Household spending up due to homebound families

Posted on Mar 24 2020

Many consumers thinking about the health and wellbeing of their families stock up on fresh fruits and vegetables amid the COVID-19 outbreak. (Bea Cabrera)

A tube of toothpaste, which used to last Margie about three weeks to use up, now lasts just a week.

Since seven days ago, she has had to replenish their bath soap twice already.

And she has been making extra runs to the local deli to buy bread and peanut butter because a jar of jelly seem to go half-empty in just three days. That same jar used to last at least a week.

“With my children at home and my husband and I having limited hours at work, we have had to spend more because my husband and I used to get free meals at work and our kids get free meals in school,” said Margie (not her real name), 42, of As Lito.

This increased amount of expenditures doesn’t seem to be a unique thing for Margie’s household and is being replicated across many in the Marianas. With the COVID-19 concerns and pursuant to Gov. Ralph Torres call for the community to stay home, CNMI consumers are increasing their spending habits in stocking up.

According to a cashier at a grocery in Capital Hill, the influx of customers poured in immediately after confirmed COVID-19 cases in Guam were reported, followed by Torres putting the CNMI under Public Health Emergency last week. “It has been pretty busy as people come in and out. There is never a lull moment in the store the past few days because people are getting ready and stocking up on basic necessities,” she said.

“I don’t think people are panic buying as everyone is calm when they in the store. No one ever fought over toilet paper like what we see on the internet. The difference is they are just getting more than they usually get. I know some of the customers and I noticed that, instead of getting one bag of rice for the week, they get three,” she added.

Ajani S. Burrell, an assistant professor at Northern Marianas College, said that his family’s expenditures on groceries went up 50%. “…This is not because of price increases but because we wanted to purchase a little extra food due to the uncertainty surrounding the virus and responses to it. We are thankful that it appears businesses have not raised their prices, and we hope supply chains can remain largely consistent and prices can stay as they were before the pandemic,” he said.

“Our priorities include fresh fruits and vegetables; household cleaning and sanitation products as well. Unfortunately, it seems that some items, like hand-sanitizers and rubbing alcohol are completely unavailable on island,” he added.

A government employee from Gualo Rai said that the current situation is hitting his family hard. “Our spending on groceries is based on our biweekly paychecks. …The break from work is definitely a loss. …It is even more worrisome for my elderly parents since I know the fatality rate among the more vulnerable people is higher,” he said.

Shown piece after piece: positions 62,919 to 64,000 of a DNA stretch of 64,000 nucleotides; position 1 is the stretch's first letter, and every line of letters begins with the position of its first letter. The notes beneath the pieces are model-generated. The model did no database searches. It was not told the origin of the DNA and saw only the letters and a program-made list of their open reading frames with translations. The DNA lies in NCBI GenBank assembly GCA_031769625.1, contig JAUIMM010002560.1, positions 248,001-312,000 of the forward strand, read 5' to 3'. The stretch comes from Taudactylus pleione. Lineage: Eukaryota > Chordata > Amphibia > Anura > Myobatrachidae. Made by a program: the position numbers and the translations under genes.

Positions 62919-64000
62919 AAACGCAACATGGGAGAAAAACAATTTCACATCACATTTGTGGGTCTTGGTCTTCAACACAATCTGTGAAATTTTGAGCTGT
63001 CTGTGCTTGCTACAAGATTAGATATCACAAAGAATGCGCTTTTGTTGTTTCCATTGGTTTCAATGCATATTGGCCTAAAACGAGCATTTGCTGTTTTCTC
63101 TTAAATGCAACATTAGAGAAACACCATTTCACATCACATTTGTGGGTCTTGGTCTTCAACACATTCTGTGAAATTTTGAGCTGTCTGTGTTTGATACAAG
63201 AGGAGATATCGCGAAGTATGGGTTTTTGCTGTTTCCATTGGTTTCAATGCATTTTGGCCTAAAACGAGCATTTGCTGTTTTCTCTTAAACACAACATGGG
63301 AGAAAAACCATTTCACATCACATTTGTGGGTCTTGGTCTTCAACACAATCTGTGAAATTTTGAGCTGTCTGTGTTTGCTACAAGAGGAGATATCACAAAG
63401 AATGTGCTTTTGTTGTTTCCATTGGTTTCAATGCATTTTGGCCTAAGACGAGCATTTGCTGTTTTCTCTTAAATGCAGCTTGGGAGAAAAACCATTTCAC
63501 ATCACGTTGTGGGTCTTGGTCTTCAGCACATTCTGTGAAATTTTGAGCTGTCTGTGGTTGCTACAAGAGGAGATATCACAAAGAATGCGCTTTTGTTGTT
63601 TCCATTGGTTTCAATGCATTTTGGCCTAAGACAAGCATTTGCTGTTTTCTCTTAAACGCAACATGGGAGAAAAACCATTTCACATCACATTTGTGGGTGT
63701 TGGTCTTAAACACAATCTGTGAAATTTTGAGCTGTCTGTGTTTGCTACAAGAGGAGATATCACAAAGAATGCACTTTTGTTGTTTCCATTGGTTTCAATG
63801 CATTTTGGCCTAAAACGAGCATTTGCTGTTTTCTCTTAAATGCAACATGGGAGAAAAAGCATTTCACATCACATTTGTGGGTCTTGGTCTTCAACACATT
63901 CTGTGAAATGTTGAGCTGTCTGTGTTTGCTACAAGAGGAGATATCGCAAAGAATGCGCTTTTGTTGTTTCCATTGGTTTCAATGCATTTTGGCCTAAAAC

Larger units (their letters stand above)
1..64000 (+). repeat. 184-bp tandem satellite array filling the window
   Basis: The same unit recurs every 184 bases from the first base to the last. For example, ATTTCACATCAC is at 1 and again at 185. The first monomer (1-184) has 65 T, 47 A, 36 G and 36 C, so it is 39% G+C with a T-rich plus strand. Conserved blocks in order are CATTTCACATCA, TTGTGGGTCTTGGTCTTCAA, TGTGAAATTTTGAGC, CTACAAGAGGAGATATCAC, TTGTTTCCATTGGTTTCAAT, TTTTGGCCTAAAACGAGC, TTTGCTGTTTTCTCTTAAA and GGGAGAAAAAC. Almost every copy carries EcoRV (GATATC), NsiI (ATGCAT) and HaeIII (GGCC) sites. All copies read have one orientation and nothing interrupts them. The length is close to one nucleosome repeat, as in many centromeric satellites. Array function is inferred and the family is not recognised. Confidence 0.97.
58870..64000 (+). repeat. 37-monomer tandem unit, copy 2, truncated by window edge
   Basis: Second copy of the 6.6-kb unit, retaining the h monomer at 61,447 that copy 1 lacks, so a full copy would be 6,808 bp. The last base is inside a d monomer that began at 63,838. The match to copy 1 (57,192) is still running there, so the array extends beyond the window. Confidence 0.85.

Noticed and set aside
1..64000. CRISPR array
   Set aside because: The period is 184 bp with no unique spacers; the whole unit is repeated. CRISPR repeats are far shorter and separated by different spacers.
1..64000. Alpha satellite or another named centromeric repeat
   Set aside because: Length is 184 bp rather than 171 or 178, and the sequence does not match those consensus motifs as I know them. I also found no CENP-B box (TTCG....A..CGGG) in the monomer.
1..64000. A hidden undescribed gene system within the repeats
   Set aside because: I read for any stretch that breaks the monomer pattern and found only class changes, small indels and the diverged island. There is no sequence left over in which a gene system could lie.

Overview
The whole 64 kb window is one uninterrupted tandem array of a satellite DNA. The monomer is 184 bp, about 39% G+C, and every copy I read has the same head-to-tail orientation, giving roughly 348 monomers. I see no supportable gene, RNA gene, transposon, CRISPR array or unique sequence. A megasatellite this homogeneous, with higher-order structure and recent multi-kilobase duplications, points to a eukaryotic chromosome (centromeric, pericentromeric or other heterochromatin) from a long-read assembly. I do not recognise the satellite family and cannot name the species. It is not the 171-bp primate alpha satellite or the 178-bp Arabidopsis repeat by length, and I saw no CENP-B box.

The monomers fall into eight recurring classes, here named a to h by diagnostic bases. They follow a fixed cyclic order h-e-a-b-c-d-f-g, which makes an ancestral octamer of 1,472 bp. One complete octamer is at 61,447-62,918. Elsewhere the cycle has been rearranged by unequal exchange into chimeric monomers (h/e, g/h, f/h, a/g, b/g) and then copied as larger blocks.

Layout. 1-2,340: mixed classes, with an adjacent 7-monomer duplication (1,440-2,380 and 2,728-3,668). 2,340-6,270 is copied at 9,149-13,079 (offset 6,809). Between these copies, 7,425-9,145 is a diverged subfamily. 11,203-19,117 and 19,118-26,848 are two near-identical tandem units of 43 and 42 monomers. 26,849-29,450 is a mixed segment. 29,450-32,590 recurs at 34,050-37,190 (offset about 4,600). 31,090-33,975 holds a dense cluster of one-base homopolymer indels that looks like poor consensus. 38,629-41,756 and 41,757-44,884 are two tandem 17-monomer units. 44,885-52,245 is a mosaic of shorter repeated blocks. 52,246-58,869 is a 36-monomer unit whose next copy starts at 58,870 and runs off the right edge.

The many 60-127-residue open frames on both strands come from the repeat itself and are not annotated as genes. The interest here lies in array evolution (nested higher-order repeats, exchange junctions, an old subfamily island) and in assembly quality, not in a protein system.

“However, I see the spending as more of an investment toward preventing the risk of getting COVID-19. …The same priorities on grocery items remain unchanged, but if anything, we added more fresh fruits on our list,” he added.

A mother from San Vicente said that she considers losing her job last December a blessing, considering that she can now stay home and take care of her child and husband. “When I lost my job, I started to be cautious of our spending, even if my husband has a good job that could sustain our lifestyle. …I have always believed in not spending beyond our means and the importance of saving on rainy days,” she said.

“For our groceries, we still purchase the same amount every payday as it has been our habit to buy necessities like butane, dog food, etc., even if we still have a good stock at home. This practice helps us not to panic buy,” she added.

Burnell said that he and his family are actually spending a little less than what they usually do. “There’s less to spend money on since so few businesses are currently open for patronage. That said, we are spending more money on other things, like materials for home improvement projects since we are largely homebound,” he said.

“I don’t think about or lament the fact that we are spending this money because it seems necessary. That said, we would obviously much rather spend money on things other than bleach or Lysol wipes. On balance, I guess I would say I see it more as an investment in our health rather than a loss,” he added.

Bea Cabrera | Correspondent
Bea Cabrera, who holds a law degree, also has a bachelor's degree in mass communications. She has been exposed to multiple aspects of mass media, doing sales, marketing, copywriting, and photography.
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